beyond 2 microns. We are currently investigating the possibility to filter
it out by installing a blocking filter in the other filterwheel.
A traditional "PK50" blocks completely only from 2.85 microns, however,
and blocks almost as much in the Z-band as at 2.4 microns (see example of
PK50 transmission curve, and is not an option. Ideally we would want a
filter that blocks everything redwards of about 1 micron. An alternative,
though not as good, is to add a 5mm thick simple BK7 glass to diminish
the leak. We are currently asking quotes for an optimized blocking filter.
NGC 2506 was observed in a 9-point dither using the exposure
command "frame 5 5" per sky position, giving a total integration
time of 225 seconds per filter. The Z-band image (left) and
Y-band image (right) shown in Fig. 5 are the final images after
quick-look reductions doing flat-fielding, sky subtraction, distortion
correction, image registration, shifting and combining. The images
are not trimmed and show the full 4' NOTCam FOV (1024 pixels
The SExstractor results on the 9 individual raw Y-band images
showed an average FWHM of 0.68 ± 0.03 arc seconds and an
average ellipticity of 0.07 ± 0.04 based on ~ 200 stars
per image. For some reason SExstractor results were not found
for the Z-filter, but it shows similar values.
Fig 5. Reduced Z-band (left) and Y-band (right) image of
No apparent ghosts seen. Several stars are saturated in the Y-band
image, causing memory effects in the individual images which however
is filtered out in the combined image. Saturation also causes charge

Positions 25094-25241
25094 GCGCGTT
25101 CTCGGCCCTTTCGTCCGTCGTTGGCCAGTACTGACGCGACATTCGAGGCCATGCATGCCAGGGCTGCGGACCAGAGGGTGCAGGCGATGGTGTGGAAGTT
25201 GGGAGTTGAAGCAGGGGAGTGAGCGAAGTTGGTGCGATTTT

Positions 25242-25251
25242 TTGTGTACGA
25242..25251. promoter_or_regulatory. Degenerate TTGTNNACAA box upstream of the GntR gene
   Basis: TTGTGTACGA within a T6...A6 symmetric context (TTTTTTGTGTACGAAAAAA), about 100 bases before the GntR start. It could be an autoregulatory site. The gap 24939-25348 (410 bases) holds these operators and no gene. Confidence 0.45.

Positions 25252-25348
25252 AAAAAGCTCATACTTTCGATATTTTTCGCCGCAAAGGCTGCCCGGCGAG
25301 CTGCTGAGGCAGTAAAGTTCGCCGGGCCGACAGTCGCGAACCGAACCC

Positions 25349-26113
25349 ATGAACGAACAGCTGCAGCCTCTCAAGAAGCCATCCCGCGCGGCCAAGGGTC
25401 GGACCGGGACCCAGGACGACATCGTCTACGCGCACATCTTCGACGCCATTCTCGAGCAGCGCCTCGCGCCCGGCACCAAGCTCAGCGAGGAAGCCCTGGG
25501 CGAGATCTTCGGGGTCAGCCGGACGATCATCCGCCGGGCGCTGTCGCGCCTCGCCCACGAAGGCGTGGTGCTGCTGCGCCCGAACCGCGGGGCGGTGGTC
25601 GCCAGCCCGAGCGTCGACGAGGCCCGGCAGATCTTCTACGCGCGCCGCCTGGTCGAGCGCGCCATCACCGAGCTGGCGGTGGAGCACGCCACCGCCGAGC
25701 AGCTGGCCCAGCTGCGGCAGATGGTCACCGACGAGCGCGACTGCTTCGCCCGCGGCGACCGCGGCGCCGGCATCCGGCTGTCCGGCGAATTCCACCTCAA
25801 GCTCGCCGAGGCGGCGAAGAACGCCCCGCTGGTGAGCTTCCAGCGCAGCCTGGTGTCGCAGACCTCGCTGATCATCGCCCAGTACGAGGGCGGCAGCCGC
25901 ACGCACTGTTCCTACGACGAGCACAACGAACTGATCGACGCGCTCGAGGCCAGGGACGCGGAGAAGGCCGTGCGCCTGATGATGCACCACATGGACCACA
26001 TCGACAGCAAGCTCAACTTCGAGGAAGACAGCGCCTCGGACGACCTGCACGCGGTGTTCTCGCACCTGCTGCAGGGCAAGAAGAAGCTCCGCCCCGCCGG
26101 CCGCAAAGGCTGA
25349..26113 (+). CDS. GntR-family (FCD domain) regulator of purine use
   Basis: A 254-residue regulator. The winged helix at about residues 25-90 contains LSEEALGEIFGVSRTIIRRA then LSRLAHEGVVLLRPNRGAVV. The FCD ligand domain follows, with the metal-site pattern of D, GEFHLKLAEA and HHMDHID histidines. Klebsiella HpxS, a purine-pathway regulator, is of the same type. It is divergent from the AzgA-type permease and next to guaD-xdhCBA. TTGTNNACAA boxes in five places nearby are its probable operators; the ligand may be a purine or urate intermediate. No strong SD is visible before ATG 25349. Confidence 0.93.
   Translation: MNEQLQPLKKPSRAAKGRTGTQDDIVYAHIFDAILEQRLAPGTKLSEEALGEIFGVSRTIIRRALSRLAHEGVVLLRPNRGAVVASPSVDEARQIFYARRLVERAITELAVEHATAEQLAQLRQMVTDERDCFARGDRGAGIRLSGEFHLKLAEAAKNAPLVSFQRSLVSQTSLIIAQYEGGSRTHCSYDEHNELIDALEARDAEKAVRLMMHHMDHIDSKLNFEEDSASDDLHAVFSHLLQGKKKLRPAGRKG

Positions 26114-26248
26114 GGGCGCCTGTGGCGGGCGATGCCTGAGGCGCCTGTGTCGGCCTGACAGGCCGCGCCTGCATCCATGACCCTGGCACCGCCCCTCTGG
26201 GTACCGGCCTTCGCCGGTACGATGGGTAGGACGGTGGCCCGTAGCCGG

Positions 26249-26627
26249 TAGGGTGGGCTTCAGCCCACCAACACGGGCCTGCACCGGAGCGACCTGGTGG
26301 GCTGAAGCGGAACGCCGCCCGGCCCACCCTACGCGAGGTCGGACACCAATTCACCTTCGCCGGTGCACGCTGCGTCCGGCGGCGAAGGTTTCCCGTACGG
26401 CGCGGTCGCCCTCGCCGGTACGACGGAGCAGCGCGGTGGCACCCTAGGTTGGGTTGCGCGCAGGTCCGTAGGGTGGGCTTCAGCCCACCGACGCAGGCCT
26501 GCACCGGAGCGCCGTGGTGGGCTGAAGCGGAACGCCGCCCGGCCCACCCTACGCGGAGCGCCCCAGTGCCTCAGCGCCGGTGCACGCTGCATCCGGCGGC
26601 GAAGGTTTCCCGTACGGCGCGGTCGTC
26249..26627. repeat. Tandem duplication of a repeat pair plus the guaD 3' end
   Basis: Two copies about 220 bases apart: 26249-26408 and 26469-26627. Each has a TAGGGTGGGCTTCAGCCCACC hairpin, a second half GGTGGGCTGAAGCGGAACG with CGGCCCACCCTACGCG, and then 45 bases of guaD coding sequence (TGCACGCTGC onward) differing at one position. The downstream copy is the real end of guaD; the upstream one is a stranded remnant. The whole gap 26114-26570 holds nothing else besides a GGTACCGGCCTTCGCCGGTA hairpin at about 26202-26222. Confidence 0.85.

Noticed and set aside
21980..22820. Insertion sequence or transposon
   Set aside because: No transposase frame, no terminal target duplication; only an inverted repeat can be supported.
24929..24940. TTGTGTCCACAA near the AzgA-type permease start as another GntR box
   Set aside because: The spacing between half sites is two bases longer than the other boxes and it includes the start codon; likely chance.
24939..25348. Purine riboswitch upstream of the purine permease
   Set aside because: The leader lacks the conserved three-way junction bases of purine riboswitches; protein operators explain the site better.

to bleed along readout lines, not only in the quadrant where the
star is, but by crosstalk to the same lines in all quadrants. The
intensity level of these lines is typically 5-6 adu, but because the
Y-band background is so low and its standard deviation is less than
2 adu, horizontal lines from saturated stars are clearly visible in
the final image. In principle, they can be corrected/subtracted by
collapsing a median along lines. In this image, however, it doesn't
work well because the distortion correction causes slight bending of
Below is a colour coded image based on
Z, Y, and Ks images of M104. The images were obtained in
beamswitch mode using "frame 4 4" per position to have a total
exposure time of 144 seconds per filter. The images were reduced
using the notcam.cl quick-look reduction package with
distortion correction included. Again, images are not trimmed, but
the whole NOTCam 4' FOV is shown. The dark shadow to the upper
right is the negative image of the galaxy (beamswitch step size
was only 180''). North is towards the upper right corner.
Fig 6. M104 colour coded Z, Y and Ks image.